Chesapeake Bay Oyster Restoration Progresses in Maryland and Virginia

States are working to re-establish reefs in the country’s largest estuary

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Chesapeake Bay Oyster Restoration Progresses in Maryland and Virginia
Granite rock on a barge
A crane deposits granite to create an oyster reef in Virginia’s Piankatank River.
Patrick Bloodgood U.S. Army


In 2014, the six states that are part of the Chesapeake Bay watershed—along with Washington, D.C., the U.S. Environmental Protection Agency, and the Chesapeake Bay Commission—signed the Chesapeake Bay Watershed Agreement, which included among its goals restoring oyster populations in 10 bay tributaries by 2025.1 The parties are on track to meet that target, with six tributaries restored as of the end of 2021 and the remaining four expected to be completed on schedule. The project is the largest oyster restoration and recovery effort in the world.

Oyster restoration benefits ecosystems and coastal communities. Oysters filter water, making estuaries cleaner and clearer, and their beds and reefs offer refuge and habitat for wildlife. And under the right conditions, they can also absorb wave energy, increasing the coast’s resilience to storms. Restoration can increase the scale of these benefits, making projects such as the Chesapeake Bay effort a worthwhile investment of public funds.2 

Live oysters on a restored reef in the Chesapeake Bay.
Oyster Recovery Partnership

In Maryland and Virginia, the goal of restoring oyster habitat in 10 tributaries is advancing thanks to robust partnerships involving the two states, industry, nonprofit organizations, and academic institutions, in coordination with federal efforts. As the 2025 target approaches, the partners should build on this foundation to set new goals for restoring vital oyster reefs and other coastal habitats.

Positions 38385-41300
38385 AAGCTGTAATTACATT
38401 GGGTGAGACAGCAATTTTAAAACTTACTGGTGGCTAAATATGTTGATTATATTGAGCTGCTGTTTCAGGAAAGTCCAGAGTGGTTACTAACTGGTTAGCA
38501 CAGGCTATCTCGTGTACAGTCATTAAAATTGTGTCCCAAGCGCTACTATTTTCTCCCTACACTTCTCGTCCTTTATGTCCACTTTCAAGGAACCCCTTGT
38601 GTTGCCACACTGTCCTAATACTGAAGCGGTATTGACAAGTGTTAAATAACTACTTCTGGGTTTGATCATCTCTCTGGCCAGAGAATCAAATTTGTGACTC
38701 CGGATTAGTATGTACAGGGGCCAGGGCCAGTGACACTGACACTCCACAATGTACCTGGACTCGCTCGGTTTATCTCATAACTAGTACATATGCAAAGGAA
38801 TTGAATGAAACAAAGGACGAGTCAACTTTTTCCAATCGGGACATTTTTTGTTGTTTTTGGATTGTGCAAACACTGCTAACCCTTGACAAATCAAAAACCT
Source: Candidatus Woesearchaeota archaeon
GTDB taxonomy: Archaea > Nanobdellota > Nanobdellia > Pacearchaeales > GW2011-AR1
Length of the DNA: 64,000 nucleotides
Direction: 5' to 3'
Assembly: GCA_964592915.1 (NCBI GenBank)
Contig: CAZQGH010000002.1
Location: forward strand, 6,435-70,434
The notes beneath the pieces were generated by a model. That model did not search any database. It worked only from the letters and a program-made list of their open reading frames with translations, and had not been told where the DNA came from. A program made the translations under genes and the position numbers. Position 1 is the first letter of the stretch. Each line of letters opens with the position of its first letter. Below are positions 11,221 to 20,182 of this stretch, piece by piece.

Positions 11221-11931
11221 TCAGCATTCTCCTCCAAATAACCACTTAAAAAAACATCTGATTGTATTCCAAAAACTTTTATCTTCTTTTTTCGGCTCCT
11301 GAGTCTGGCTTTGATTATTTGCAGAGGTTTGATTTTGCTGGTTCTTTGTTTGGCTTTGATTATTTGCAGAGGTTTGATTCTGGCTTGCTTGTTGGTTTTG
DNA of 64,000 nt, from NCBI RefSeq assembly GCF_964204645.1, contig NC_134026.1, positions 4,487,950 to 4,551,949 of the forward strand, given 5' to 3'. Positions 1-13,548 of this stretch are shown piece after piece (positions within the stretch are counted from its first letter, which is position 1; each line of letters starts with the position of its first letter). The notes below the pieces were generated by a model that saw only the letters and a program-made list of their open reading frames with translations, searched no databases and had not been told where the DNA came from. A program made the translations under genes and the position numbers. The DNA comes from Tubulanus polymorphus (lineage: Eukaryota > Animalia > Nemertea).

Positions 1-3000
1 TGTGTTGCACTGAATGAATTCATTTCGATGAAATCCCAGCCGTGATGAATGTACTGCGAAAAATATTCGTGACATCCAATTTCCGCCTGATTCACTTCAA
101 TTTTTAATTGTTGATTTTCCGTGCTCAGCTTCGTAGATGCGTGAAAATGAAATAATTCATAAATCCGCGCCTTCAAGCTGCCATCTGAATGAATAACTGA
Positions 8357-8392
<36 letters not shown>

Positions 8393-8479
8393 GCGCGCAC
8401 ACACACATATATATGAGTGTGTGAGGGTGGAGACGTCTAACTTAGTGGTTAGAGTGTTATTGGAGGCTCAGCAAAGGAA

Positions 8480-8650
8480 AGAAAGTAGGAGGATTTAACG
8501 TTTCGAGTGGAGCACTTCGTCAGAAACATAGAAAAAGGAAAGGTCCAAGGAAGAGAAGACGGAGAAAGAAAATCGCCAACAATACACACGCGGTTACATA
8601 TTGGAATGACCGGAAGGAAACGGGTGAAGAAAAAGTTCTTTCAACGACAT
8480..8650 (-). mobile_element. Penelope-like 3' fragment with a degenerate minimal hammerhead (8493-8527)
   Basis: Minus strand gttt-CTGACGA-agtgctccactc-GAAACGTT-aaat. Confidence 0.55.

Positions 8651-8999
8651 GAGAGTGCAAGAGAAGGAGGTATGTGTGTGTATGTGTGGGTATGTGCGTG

Maryland moves steadily toward targets for restoring oysters: status of reef projects in 5 tributaries through 2021
2021 was Virginia's best year yet for oyster restoration: progress on reef projects in 5 tributaries over the year
  • Restoration blueprints are complete for all 10 identified tributaries, and projects remain on target despite the COVID-19 pandemic.
  • Partners even restored 23.7 acres of reefs in a “bonus” 11th tributary: the Eastern Branch of the Elizabeth River in Virginia.
  • Monitoring indicates that projects are meeting or exceeding metrics for success outlined by the parties to the agreement.3
  • Before the agreement, Chesapeake Bay oyster restoration took place on a smaller scale; but by 2025, the partners will have restored nearly 2,000 acres of reefs.

Table 1

Chesapeake Bay Agreement Partners Have Restored Oyster Beds in

6 Rivers and Creeks Projects by state, tributary, size, and completion status

State Tributary Planned restoration area in acres Status
MD Harris Creek 348 Complete
MD Little Choptank River 358 Complete
MD Manokin River 421 In progress
MD St. Mary’s River 25 In progress
MD Tred Avon River 130 Complete
VA Great Wicomico River 24 Complete
VA Lafayette River 12 Complete
VA Lynnhaven River 63 In progress
VA Piankatank River 241 Complete
VA Lower York River 198 In progress

Source: Maryland and Virginia Oyster Restoration Interagency Workgroups, “2021 Chesapeake Bay Oyster Restoration Update: Summary of Progress Toward the Chesapeake Bay Watershed Agreement’s ‘Ten Tributaries by 2025’ Oyster Outcome” (2022), pdf

© 2022 The Pew Charitable Trusts


  1. Chesapeake Bay Program, “Governance and Management Framework for the Chesapeake Bay Program Version 4.0” (2021), https://www.
  2. D.G. Bruce et al., “A Synopsis of Research on the Ecosystem Services Provided by Large-Scale Oyster Restoration in the Chesapeake Bay” (National Oceanic and Atmospheric Administration, 2021),
  3. Maryland Oyster Restoration Interagency Workgroup, “2020 Maryland Oyster Monitoring Report: Analysis of Data From the ‘10 Tributaries’ Sanctuary Oyster Restoration Initiative in Maryland” (Chesapeake Bay Program, 2021), documents/2020_Maryland_Oyster_Monitoring_Report_%282%29.pdf.

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